Unexpected Python Behavior
steve at holdenweb.com
Fri Oct 1 14:34:50 CEST 2004
Andrea Griffini wrote:
> On Fri, 01 Oct 2004 09:32:31 +0100, Michael Hoffman
> <m.h.3.9.1.without.dots.at.cam.ac.uk at example.com> wrote:
>>>>>I think it's in fact very nice syntax:
>>>>This is a hack. Don't do it.
>>>Who are you to question what Him, the Great Alex, says about it ?
>>Who are you to question what Greg Ewing says?
> Are we going to go around in circles forever asking
> each other "who are you to say this" ?
>>I'm having trouble figuring out whether the rest of this message is
>>supposed to be ironic or sarcastic or something. I can say with
>>certainty that it is pretty silly.
> It's a 7am posting, so please be forgiving at least
> for that reason.
> I didn't reply to Alex message because it's clear that he has
> a very personal problem with me (and ... no, I've no idea why).
It's clear to you, possibly.
> My decision so was to stop feeding his hate and I ignored him;
Hate? This doesn't sound like the Alex I know (and I'm talking about
through the face meetings here, not just net acquaintanceship) This guy
was the technical editor for my book, and I know him to be not only
technically brilliant but also an affable and congenial person).
> that one is a problem he has with me and not the other way
> around... may be he can try to find a solution inside himself
> or talking to a good psychotherapist... I don't think I can
> be of any help about it.
Well, clearly not with an attitude like that. Frankly that's about as
insulting as you should be getting around here. In fact I think you've
gone too far. I preferred the sarcasm.
> What kind of surprised me is however that no one else contested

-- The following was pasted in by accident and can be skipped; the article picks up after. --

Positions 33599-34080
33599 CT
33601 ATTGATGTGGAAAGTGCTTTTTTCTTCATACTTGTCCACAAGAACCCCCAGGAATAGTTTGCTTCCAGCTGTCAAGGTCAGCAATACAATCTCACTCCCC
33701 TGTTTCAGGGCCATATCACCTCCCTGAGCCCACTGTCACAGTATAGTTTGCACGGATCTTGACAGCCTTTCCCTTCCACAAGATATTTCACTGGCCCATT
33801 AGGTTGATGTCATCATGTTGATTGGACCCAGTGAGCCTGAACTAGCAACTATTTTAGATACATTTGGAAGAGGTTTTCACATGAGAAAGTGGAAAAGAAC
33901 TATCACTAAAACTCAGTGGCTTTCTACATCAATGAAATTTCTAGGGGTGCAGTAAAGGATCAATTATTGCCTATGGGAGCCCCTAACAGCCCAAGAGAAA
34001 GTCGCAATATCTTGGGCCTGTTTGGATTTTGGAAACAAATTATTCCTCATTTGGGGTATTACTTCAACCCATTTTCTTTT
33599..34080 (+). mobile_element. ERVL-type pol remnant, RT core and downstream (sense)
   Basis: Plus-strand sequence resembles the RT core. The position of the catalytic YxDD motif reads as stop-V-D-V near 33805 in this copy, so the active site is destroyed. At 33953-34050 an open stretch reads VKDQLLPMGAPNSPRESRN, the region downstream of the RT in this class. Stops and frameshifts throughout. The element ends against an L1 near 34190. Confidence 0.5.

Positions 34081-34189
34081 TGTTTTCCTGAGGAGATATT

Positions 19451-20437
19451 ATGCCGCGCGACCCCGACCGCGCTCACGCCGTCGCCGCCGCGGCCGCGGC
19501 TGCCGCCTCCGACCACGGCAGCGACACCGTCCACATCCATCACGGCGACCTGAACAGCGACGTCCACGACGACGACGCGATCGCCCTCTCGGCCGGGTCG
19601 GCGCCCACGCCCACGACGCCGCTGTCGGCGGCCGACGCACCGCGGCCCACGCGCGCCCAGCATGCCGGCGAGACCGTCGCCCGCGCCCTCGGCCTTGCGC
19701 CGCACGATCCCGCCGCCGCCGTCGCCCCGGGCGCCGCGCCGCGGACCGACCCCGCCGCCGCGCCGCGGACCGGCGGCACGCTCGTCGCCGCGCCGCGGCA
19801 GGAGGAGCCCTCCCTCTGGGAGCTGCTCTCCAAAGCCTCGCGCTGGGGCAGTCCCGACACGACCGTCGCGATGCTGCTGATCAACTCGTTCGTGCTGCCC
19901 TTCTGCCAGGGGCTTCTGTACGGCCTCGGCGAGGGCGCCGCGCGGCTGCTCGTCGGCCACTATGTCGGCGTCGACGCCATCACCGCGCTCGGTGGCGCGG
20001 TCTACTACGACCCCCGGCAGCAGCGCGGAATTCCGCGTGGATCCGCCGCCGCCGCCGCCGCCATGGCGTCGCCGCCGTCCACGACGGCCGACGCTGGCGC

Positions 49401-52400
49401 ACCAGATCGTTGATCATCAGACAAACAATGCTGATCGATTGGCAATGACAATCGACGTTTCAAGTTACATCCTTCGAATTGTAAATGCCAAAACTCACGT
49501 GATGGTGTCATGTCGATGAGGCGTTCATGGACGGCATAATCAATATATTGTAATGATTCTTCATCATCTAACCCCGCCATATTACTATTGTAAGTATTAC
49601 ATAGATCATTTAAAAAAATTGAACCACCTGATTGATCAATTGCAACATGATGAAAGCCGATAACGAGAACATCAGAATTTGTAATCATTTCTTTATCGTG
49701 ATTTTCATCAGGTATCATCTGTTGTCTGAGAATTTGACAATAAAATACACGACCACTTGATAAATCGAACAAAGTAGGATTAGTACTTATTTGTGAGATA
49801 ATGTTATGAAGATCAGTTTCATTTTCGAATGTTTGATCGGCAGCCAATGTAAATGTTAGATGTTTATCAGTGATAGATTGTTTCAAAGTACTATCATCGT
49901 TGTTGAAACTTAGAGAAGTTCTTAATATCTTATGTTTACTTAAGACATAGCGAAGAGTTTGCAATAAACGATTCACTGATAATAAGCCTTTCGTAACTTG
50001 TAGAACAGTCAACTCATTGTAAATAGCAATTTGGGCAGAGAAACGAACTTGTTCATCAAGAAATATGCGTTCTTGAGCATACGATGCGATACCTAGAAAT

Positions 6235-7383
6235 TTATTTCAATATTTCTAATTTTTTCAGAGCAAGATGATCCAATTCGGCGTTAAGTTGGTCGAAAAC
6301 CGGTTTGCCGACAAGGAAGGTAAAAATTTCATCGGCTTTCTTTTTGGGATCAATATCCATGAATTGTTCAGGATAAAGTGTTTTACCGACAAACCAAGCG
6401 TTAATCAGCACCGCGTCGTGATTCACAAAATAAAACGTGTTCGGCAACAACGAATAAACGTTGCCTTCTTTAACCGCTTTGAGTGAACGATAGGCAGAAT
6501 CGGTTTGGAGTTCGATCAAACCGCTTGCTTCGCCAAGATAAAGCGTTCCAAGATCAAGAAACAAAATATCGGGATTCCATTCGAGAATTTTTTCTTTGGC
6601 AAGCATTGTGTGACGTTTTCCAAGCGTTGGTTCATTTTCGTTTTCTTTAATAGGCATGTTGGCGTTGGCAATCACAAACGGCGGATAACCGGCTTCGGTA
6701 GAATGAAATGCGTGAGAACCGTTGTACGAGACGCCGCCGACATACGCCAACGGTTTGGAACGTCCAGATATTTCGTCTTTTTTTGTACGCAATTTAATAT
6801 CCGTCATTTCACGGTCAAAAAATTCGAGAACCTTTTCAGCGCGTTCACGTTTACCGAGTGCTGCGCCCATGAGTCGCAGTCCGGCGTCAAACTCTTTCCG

> the nonsenses and/or irrelevant facts in his message. So I came
> to the conclusion that here we're leaving the land of logic.
Perhaps anyone who has opinions that vary from yours has a problem
requiring psychotherapeutic help? I'm beginning to sense that I too am a
> I saw just one message saying what I (as a newbie to python)
> think is obvious to at least anyone with a reasonable brain
> and cold enough to think without prejudice; i.e. that defining
> def foo(x, cache=)
> when you've no intention to receive that parameter is a purely,
> simply, uncontestably, stinking, ugly hack (also IMO adding
> underscores to that "cache" name is not making this hack really
> any prettier).
Well, of course, as a newbie to Python you are clearly in a far better
position than anyone else to say what's reasonable. This couldn't
possibly be a sensible use of name scoping rules to avoid the necessity
for a static declaration, could it? Dammit, you know what a function is,
and if it has parameters then we should damned well use them in the calls.
> And, in case you're really interested, I'm just a programmer
> with an apparently tweaked sense of humor that approached
> python very recently (that's why I don't consider myself part
> of the python "world", yet).
Well I don't often say this, but I think we have to get the attitude
adjusters out here. Just sit in this chair, please, you'll just feel a
little prick with a needle [this is a lie: I don't really have a
needle]. There, that should feel better. Take three of the purple
tablets a day, and come back when you are able to indulge in a
difference of opinion without suggesting that those of a different view
I don't suppose it's come to your attention that Alex is the author of
"Python in a Nutshell" and co-author of "The Python Cookbook", and
therefore rather well qualified to pontificate on the vagaries of Python
usage? I suspect the only offense he is actually guilty of is treating
you as better-informed than you actually are.
More information about the Python-list